Starbucks is in the news again. It is already known for many of its great employee benefits, but this one struck a chord with the media—Starbucks is paying the tuition for its employees’ college educations. This program is wonderful, and it benefits the company at multiple levels. First, it keeps employees with the company for the time they are finishing their degrees. Second, it creates stronger employee loyalty and pride for the company, which increases retention and attracts new talent. Third, education prepares Starbucks employees to take on new roles and increases their potential to do more. Fourth, and perhaps most important, it improves customer service. Starbucks is in the hospitality business. It relies on its employees to deliver its services and the repeat business Starbucks enjoys hinges on the quality of service its employees deliver. This program is an excellent stride to ensuring that Starbucks employees are engaged and deliver excellent service. If you are in a service industry, you should also consider a similar program. BUT…what if you don’t have money to fund college education for your employees?
Not every company is fortunate to have the amount of capital required to fund such employee development programs. If you are such a company, please don’t be discouraged. The most profound discovery I made in the past decades is that you don’t need money to motivate your workforce. At the core of it, motivation is about appreciating your employees and making their work feel meaningful. Several ways exist to make employees feel valued. I will share one technique you can use without breaking the bank.
Did you know that Toyota almost went bankrupt? Today, Toyota is the most profitable automaker in the world. So how did Toyota turn itself around from near bankruptcy to becoming one of the most admired companies in the world?
In the 1940s, World War II devastated Japan’s infrastructure and economy. During this time, a car was considered a luxury when people were struggling to put food on the table. Toyota was ready to close its doors for good. Luckily, some brilliant people in Toyota’s management and labor union came up with a new kind of solution. To survive in the turbulent economy, Toyota looked to its employees for help. Toyota asked its employees to suggest ideas to help it reduce waste, increase quality, and improve other business operations. Everyone, from the top brass to lowly plant workers, was empowered to take action. This gesture gave such a strong sense of self-worth and loyalty to the employees that they transformed Toyota from a struggling small town company to a household brand across the globe. Sure, Toyota is not perfect and had its own share of problems, but think of the journey and transformation. Imagine if you had such a turn around.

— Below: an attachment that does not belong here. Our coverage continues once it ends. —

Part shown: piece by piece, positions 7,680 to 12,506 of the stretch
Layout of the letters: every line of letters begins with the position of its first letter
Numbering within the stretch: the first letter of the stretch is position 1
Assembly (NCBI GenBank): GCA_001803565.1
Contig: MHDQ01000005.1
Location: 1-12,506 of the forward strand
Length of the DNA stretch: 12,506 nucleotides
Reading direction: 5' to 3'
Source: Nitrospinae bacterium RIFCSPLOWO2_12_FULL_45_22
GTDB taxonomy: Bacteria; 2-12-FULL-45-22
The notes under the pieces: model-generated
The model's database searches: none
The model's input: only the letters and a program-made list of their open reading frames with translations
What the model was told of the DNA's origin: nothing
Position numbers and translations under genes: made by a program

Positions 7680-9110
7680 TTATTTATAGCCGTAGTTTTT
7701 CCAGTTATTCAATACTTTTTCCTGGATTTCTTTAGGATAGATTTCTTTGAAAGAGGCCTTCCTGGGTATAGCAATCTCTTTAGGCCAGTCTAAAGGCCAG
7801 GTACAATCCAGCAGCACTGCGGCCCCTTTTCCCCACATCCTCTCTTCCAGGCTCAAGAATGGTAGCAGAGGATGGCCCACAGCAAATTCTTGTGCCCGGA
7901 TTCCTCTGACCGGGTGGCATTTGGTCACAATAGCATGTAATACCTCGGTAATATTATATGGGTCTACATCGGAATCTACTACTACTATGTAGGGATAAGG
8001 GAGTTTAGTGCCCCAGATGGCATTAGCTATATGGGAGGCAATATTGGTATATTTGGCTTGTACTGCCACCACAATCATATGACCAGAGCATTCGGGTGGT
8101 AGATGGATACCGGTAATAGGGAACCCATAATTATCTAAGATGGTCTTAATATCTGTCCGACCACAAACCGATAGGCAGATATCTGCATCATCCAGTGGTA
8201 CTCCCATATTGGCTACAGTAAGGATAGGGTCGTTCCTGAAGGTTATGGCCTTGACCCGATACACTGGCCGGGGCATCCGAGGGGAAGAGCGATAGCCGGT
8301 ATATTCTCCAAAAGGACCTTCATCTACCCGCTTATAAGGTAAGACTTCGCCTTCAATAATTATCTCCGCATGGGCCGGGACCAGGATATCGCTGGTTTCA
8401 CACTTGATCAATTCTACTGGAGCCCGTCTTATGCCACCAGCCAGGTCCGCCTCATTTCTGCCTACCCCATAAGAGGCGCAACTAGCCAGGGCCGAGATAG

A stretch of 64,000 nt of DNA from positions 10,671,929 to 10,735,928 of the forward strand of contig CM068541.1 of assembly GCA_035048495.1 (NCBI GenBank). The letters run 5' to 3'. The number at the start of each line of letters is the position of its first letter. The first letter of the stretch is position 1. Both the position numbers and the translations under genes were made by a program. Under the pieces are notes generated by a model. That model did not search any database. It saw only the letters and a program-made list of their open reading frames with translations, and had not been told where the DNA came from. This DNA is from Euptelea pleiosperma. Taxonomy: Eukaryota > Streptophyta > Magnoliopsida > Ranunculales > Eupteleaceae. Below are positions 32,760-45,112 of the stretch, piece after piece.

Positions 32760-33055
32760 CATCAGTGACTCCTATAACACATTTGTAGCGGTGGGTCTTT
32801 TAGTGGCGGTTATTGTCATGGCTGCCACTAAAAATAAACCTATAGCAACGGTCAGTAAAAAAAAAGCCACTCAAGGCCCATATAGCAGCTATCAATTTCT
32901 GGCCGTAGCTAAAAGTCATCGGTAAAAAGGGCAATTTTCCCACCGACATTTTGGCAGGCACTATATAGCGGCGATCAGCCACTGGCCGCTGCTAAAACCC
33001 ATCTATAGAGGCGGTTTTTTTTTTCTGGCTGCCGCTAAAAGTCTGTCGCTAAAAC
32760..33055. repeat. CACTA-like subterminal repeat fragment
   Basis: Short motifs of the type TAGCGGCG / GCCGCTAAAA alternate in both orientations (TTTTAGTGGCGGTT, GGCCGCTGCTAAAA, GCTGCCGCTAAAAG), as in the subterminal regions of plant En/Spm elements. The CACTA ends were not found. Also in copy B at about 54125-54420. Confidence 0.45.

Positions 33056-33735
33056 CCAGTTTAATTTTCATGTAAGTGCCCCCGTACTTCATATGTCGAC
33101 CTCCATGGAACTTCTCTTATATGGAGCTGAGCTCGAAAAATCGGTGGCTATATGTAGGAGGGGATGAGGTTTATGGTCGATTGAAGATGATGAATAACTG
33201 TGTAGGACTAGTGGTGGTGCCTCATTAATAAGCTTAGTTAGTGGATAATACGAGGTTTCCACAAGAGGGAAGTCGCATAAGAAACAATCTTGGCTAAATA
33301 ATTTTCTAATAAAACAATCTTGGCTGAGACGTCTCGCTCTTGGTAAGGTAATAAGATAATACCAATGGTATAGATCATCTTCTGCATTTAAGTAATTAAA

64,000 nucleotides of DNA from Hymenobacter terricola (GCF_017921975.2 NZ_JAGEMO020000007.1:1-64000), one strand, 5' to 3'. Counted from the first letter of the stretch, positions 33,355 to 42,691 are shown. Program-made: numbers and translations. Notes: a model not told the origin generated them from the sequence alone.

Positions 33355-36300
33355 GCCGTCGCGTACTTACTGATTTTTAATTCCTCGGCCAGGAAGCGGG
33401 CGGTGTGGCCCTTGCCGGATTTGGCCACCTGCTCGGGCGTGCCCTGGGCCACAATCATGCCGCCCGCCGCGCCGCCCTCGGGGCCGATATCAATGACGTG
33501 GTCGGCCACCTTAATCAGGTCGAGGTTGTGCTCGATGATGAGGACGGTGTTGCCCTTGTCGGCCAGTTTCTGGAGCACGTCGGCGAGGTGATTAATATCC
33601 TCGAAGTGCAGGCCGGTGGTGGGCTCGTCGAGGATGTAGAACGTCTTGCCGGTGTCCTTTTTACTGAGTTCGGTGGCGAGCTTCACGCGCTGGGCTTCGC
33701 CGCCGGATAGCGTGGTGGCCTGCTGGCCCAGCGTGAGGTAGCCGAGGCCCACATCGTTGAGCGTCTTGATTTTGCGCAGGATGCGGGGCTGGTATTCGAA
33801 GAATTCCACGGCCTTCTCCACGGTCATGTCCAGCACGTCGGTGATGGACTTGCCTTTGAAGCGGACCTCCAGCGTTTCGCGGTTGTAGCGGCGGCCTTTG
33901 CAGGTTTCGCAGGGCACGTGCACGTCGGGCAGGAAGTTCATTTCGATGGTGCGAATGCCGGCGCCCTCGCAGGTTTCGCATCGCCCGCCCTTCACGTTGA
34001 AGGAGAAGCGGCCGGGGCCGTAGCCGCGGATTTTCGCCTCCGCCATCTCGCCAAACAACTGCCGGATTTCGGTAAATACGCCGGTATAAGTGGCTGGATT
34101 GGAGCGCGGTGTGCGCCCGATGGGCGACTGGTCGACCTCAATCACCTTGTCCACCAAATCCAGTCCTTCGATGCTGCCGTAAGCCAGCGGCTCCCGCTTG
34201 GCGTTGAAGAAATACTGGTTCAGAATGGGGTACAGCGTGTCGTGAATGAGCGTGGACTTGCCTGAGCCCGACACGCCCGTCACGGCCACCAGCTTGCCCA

Not convinced? It’s okay. Let me give you another example. Minnesota Mining & Manufacturing Company, more commonly known as 3M, was another company that transformed itself from near bankruptcy to becoming a Fortune 100 company. What turned the company around? Employee Ideas. Got Masking Tape? Google is another example of a company whose success is founded on this principle. All of these companies succeeded to reach new heights because they created a culture where employees submit ideas that benefit the business. Starbucks today has the capacity to offer college education benefits, but it wasn’t always the case. Starbucks’ success is also deeply rooted in empowerment and employee ideas.
Ask your employees to help you improve your business. When you ask employees for ideas, they feel valued, and when you implement their ideas, they feel like an integral part of the company’s success. Asking employees for ideas is perhaps the best kept secret of the world’s most innovative companies. Fostering a culture where employees submit ideas to grow the company will significantly boost employee engagement, customer satisfaction, productivity, and top line growth. This is a simple concept, but it works. I know it because I used the same technique to turn things around after the 2008 financial crisis at my work.
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